Is it eyesight or hearing? Because both of mine are in a race to turn me into an old man!
Today… Today was the day that I had to note my eyesight failing. I was trying to use a tape measure for some floor trim. It was a low light situation and I had to do a round-about guess-ti-mate on the measurement.
I have been blessed to this point with pretty good vision. I took a prescription 15 years ago when I left Toyota to work at a data company. I was in front of a PC all day under florescent lights… I think that lended itself to my vision problems. I could barely see at night on the way home from North Peoria.
After I left that job and went back to the dealership… I have generally not worn any specs. Like 99.9% of the time. Occasionally with lots of driving or going to see a movie… I will take them. (A movie looks like ULTRAHD vs HD with my glasses)
So… What am I going to do about it? Probably nothing! LOL. I just need more light and I can get it done in the meantime.
I say that title with the greatest reverence… If Elvis was king to kids in the 50’s… Ric Ocasek was “king” to me in the 80’s. I have had a heavy heart since hearing of his passing a few days ago.
I threw a few bits on Facebook this week talking about it… Here is that post. (because someday… Facebook is going to delete everything you all post on it!!!)
I actually have a lot to say about my love for the cars and Ric Ocasek. But it’s late and this week is going to be tough to blog about it. Here’s a few thoughts as they fall out of my head.
The Cars were an odd band on the fringe, and that was how I thought of myself as a middle school and high school kid. They were my soundtrack to life for a decade.
My kids know Candy-O front to back because it’s one of my favorite travel albums in the car.
I am stealing this line from Bob Walkenhorst… “there was a time when I did believe that I could remember every day I had lived. (Well, at my class reunion a few months ago, I found out that I have forgotten more than I remember since HS!). But! I still remember strange things like where I picked up certain albums…
To illustrate one instance of this… I can tell you that I remember gong to Tower Records in NYC when I was 11 or so… And picking up Ric’s first solo album… Beatitude. I played the hell out of that cassette. (Also picked up Elliott Easton’s solo record “change no change”). I was listening to Beatitude last week on Spotify!
(It’s not just this record… if I pull up my CD collection, I can tell you were I bought most of them. Who I was with etc)
I didn’t idolize sport stars or astronauts as a kid. Ric was my childhood hero… I read Rolling Stone every week for any news on the band (no mtv in Fairbury back then). I bought their book to know everything about them.
Ric was geeky… socially awkward and had looks that would never get the homecoming queen (but he did). If he could be successful in this superficial world that rewarded looks and celebrity… The rest of us misfits all had a chance!
I would love to tell you that I was a hardcore debut album guy when I discovered The Cars. But I would have been 8 at that time. No, I was a fan of the band like most people when the video for “you might think” came out. I had no idea who these guys were. And frankly… The videos from Shake it Up looked a little scary when going back and looking at them after the Heartbeat City videos.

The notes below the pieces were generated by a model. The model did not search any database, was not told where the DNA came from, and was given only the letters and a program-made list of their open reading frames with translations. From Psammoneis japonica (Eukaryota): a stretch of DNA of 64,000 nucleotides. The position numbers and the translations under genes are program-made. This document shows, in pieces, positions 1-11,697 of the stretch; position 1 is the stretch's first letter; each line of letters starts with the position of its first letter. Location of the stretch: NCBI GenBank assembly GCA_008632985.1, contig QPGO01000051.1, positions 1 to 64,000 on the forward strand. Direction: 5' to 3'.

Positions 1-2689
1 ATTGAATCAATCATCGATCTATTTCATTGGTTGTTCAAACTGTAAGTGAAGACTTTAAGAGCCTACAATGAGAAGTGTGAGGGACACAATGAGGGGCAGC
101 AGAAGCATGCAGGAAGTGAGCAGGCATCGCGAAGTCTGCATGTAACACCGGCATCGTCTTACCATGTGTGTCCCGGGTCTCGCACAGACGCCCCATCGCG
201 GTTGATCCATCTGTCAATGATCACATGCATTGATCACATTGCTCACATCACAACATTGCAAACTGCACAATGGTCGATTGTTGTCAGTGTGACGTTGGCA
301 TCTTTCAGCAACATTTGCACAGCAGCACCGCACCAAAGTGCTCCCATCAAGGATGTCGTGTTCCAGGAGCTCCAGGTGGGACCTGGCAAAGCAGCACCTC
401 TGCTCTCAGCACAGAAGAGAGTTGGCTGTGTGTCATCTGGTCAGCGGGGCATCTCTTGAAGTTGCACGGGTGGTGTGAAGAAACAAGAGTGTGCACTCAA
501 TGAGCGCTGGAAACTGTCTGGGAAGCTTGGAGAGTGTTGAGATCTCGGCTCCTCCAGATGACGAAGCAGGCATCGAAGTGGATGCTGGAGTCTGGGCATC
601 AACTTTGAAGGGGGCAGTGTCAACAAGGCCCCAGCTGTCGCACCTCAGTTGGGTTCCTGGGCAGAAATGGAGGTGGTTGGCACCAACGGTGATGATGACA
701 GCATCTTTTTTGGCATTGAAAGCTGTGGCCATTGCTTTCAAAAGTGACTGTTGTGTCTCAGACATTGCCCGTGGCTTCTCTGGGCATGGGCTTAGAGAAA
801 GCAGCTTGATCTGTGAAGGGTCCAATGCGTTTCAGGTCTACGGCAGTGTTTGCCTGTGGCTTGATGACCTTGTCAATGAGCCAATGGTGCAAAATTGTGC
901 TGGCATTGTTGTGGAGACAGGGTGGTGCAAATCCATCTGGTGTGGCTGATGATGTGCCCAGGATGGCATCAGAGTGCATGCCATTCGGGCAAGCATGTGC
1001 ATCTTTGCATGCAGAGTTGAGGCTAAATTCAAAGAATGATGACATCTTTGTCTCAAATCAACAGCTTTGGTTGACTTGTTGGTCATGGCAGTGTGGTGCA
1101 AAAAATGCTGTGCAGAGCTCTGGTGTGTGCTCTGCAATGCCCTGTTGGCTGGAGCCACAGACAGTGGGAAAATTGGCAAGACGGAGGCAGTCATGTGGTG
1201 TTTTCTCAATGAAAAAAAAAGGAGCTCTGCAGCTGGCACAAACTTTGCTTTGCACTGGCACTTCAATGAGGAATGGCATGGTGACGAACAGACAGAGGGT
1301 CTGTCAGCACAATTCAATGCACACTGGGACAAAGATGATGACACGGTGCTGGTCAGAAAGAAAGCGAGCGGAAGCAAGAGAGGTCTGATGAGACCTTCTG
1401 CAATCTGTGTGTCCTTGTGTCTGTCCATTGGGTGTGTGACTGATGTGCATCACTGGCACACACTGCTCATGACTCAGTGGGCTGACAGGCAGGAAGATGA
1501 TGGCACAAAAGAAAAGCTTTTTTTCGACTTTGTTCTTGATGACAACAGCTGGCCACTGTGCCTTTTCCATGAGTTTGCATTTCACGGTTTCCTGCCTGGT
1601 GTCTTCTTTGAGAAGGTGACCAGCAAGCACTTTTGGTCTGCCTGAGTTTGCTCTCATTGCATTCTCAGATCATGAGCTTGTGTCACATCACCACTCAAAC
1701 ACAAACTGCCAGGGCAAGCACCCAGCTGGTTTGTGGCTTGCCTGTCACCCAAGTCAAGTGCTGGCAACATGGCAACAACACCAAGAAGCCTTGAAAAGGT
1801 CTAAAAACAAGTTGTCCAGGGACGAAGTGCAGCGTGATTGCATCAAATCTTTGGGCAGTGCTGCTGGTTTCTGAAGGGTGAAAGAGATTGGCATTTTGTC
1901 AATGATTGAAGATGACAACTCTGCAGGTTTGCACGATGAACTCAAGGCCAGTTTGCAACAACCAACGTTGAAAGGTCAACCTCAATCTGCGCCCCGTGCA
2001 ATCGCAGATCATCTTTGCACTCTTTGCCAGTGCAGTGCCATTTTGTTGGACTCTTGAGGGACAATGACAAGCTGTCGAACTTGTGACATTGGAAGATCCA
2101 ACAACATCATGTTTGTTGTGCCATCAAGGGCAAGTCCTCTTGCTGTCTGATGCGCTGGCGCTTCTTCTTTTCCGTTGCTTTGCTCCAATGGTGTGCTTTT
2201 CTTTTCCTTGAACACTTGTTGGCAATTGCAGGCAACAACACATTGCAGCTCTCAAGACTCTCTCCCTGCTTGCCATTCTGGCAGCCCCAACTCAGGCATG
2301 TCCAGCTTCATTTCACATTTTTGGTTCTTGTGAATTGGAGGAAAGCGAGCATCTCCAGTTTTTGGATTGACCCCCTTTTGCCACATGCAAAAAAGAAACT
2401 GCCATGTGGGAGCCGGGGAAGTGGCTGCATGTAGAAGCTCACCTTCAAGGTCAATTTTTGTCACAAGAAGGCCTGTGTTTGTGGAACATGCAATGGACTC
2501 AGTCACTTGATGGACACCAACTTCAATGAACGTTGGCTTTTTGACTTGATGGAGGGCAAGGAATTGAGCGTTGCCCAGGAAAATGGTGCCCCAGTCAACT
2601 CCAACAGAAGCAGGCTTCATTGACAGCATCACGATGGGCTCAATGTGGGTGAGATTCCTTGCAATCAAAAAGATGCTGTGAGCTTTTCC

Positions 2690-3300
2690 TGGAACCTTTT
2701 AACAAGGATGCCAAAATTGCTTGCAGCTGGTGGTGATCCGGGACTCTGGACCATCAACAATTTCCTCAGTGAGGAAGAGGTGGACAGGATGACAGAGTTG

I had a solid foothold in the new stuff for a long time. It wasn’t long before I started going back into the catalog to check out other “cassettes”. I think the debut album was next… Then Candy-O. When I picked up Panorama… I was a little let down. The music is great, but the production is muddy as hell. I am a geek that way. (Too Much Joy’s third album “Mutiny” always drives me nuts with its production as well) I digress. Panorama slowed me down. I dont think I picked up Shake it Up for many years. Then again… Childhood memories are tricky to pin down… It was probably 6 months.
Over the years… In college especially, I was enamored with the debut album and Candy-O. The production and clarity of those early records are a far cry from the nosiy and overproduced later works. They made for CD’s that could be played at a very loud volume over my Polk Audio Monitor 10B’s.
As I have moved 30 years past those days… Candy-O is the album that stands up the best for me. Its all over the place. Ric, Ben, David, Elliott and Greg (I know all their names without looking it up!) are at their masterful best in 1979. Rocking, quirky and strangely distant in its feel. Its a timeless album that I think will be with me till I die. Let that not be too soon.
Also, Beatitude… Ric’s first solo album has been on my Spotify rotations a lot over the past few years. Not sure why. Its a bit of a dated synth and electronic drum period piece… But it seems I can overlook that electronic sound because I still know all the lyrics and great memories fill my head when I listen to it.
One last thought… If I wanted to visually remember Ocasek at his masterful best… I think this video for “Magic” probably is it. Full 80’s garb… Walking on water to a crowd of freaks and geeks. It was very symbolic of his persona and power to kids like me during the 80’s. (Plus Easton and Orr are rocking in the background!)
This story is just an observation that was rattling around my head the other day. Why are old comedies dying? Where is the humor we used to love?